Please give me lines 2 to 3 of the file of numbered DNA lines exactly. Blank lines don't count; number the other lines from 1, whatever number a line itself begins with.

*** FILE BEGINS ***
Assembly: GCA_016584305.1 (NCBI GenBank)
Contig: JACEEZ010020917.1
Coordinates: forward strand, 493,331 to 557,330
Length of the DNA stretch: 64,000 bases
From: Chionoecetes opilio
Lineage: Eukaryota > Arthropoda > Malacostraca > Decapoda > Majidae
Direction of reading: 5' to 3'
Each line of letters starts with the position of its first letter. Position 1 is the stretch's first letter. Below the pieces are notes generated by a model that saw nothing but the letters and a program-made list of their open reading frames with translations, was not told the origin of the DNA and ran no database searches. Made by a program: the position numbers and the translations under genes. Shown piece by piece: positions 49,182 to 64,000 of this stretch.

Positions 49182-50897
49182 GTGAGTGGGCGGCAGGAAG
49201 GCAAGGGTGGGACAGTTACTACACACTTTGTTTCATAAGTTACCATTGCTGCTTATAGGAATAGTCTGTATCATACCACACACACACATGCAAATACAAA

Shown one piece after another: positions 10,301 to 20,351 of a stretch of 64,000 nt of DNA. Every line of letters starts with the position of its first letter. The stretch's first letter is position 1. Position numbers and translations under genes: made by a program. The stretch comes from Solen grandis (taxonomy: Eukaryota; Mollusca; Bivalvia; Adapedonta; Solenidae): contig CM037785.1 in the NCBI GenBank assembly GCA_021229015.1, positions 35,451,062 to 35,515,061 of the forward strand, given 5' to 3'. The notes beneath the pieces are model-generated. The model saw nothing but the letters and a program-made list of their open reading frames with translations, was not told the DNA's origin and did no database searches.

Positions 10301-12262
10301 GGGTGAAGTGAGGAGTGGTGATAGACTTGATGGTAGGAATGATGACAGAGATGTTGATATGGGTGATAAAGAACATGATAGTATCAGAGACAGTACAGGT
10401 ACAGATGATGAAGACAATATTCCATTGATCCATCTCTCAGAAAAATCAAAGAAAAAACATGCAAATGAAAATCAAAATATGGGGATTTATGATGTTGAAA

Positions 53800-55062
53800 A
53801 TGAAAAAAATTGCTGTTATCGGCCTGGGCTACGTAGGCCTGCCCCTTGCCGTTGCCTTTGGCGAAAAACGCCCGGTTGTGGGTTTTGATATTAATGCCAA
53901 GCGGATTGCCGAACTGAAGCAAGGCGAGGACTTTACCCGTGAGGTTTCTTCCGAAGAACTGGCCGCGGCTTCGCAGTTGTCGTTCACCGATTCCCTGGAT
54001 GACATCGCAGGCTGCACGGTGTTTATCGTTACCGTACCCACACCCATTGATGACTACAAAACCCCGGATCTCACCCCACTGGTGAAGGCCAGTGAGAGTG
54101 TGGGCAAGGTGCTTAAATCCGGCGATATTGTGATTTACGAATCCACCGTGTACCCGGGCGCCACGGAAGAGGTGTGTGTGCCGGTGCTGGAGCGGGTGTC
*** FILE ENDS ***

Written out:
Contig: JACEEZ010020917.1
Coordinates: forward strand, 493,331 to 557,330